She ended up with stories – corroborated by witnesses –of students being forced to stand until they urinated, confined in isolation for days, exercised until they vomited, being bruised, bloodied, shackled, pinned down and choked into unconsciousness.
At the forum, Zayas showed students and faculty clips of interviews she conducted inside the facilities with the pastors, children and a self-appointed “colonel” of one military-style school. She and Flynn traveled around the state, gaining access to the homes to see operations for themselves and get context for the stories of emotional and physical abuse they were hearing.
Gaining access, Zayas said, was probably the most important part of the investigation. Talking to those who run the homes, hearing their side and seeing how they operate made it a much stronger account, she said.
“Being able to go there and experience it for myself allowed us to tell a much more fair story,” Zayas said.
She also explained how she got into the homes. At first, she said, she failed. Informal emails that breezily asked for a visit were ignored.
“By August, I was able to send an email that looked like this: ‘I’ve spoken to ten former students who attended the school while you served as its leader, eight of whom were there in the last two years. Each one described your system of discipline and control as one in which girls tackle, restrain, supervise and discipline other girls.’” Soon after, Zayas said, “The preacher let us in.”
That school, Lighthouse of Northwest Florida, closed soon after the story was published. Zayas also found that the state of Florida was sending foster kids to unlicensed homes, which is illegal. DCF pulled those children out after the stories ran.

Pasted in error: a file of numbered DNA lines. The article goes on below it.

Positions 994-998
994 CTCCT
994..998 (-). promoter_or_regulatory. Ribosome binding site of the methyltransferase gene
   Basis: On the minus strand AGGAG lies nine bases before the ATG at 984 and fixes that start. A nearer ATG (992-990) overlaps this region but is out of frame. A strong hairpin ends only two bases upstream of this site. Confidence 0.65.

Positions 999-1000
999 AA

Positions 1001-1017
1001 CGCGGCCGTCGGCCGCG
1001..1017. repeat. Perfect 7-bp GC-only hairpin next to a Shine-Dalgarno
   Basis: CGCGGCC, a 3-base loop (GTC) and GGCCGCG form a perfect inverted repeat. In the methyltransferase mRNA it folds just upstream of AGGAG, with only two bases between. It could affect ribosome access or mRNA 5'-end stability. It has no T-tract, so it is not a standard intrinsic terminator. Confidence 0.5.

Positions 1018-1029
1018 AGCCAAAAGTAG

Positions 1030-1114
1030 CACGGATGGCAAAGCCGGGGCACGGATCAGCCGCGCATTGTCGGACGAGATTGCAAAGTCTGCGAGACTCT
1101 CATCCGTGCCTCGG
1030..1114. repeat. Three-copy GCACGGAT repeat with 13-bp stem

Seeing inside the homes also brought home how these children were affected by the abuse, she said. At one home where children were forced to eat “stuff” – punishment food that consists of bowls of vegetables swimming in vinegar – Zayas ate a bowl herself. Afterward, she suffered a stomach ache that lasted three days.
Besides outlining for her audience exactly how she reported the story, Zayas offered several tips for young journalists embarking on an enterprise story:
- Keeping your editor in the loop will keep them interested and give you precious time for reporting.
- Write from the very beginning of the reporting process. Especially when working with a lot of documents and interviews, it’s important to document your findings. “From that very first memo I wrote to my boss, I gave him weekly memos… Writing from the beginning is such a great way to organize your thoughts and digest all of the massive amounts of information you’re getting.”
- Stay organized. With every interview, Zayas condensed the information to a paragraph and gave the synopsis to her editor, who was able to look at what she was gathering with a critical eye. Organization time is not wasted time.
- List your findings early. “It’s kind of like being able to see a Polaroid picture as it’s developing. You get all of the findings, and they start getting sharper and sharper.”
- Don’t settle for low hanging fruit. Zayas recalled that she wanted to publish several accounts she’d gathered from a decade ago, but her editor pushed her to find more current information, which made the story more powerful.
- Don’t make assumptions about access. “I thought no one in their right mind would let me into these places, and they did.”